Safe water with certainty.

PotaVida is lowering the cost of providing safe water in disaster relief and development contexts, while automating recording of usage behavior to enable effective monitoring and evaluation.


Point-of-use water treatment is too expensive and aid agencies can't easily tell what's working in the field.

Providing Safe Water: There are 700 million people without access to safe water, resulting in preventable disease and death. In Haiti, for example, $9B has been spent on disaster relief, yet over 700,000 people have been infected with Cholera, a waterborne disease, and over 9,000 people have died as a result. Aid agencies and governments need a lower cost method of disinfecting water reliably that does not depend on consistent supply chains.

Efficient Use of Resources: Aid agencies conduct in-person surveys to collect usage data on water purification systems. Surveying a household takes 20 to 30 minutes, and the resulting self-reported data is biased. More reliable and detailed usage data is needed to effectively monitor, evaluate, and improve aid programs in the field.

The Smart Solar Purifier

Simple to Use, Easy to Monitor

PotaVida's Smart Solar Purifier consists of a 10 liter hydration bag with an electronic dosage indicator that shows when the water is safe to drink and records usage data. Our technology uses the process of solar disinfection (SODIS) to reduce the cost of water treatment and eliminate the need for replacing filters and chemicals. Each batch of water is ready in as little as 2 hours in sunny conditions, or up to 2 days during the rainy season. Our product has a shelf life of 5 years and design lifetime of 1 year, making it an ideal disaster relief supply. To use, simply fill the bag with water, place it in the sun, push a button, and wait for the indicator's green LED to show that the water is safe.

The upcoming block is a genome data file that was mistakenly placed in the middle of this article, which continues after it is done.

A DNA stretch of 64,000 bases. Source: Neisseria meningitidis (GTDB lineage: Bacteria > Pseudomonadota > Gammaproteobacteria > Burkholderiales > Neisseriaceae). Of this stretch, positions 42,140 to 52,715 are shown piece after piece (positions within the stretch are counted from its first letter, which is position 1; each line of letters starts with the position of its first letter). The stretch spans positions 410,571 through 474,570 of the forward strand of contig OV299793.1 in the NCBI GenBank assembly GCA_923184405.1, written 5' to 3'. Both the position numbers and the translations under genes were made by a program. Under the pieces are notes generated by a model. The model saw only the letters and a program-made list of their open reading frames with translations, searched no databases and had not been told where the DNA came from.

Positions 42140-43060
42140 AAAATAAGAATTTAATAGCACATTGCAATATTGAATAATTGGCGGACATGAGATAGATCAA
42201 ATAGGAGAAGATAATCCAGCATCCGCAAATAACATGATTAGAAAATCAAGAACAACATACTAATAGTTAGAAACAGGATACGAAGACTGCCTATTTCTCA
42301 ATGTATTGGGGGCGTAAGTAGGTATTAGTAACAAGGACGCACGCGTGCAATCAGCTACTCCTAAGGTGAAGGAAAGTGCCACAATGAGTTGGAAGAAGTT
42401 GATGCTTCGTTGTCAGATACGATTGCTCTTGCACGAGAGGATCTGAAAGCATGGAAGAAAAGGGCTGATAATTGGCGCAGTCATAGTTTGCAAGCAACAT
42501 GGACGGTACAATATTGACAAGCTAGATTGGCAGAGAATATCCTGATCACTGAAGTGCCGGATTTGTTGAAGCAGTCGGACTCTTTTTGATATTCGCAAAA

For ordering information and sales inquiries, please email sales@potavida.com.

The disinfection monitor electronically records its own usage, including attempted/incorrect usage as well as completed cycles, thus capturing the total water disinfected by each unit. This data can be wirelessly downloaded to a smartphone with a simple attachment, and tagged with GPS information before being sent to a centralized database. Aid agencies can see usage in real-time down to the level of individual users and their locations.

Meet the Team

PotaVida brings together experts with a passion for sustainable and scalable global health solutions.


Charlie Matlack, CEO

Charlie is the technical architect of PotaVida’s Smart Solar Purifier. He led the effort that garnered a $40,000 prize in a design competition for our original concept and conducted our recent field trial in Uganda. He has a BS in engineering from Harvey Mudd College and a Ph.D. in electrical engineering from the University of Washington. His dissertation work was on novel interfaces for enabling individuals to control prosthetics and computers using individual neurons in the brain. He is an entrepreneur who understands how to leverage for-profit business and technology development models to provide market-based solutions to the developing world.


Tyler Davis, CFO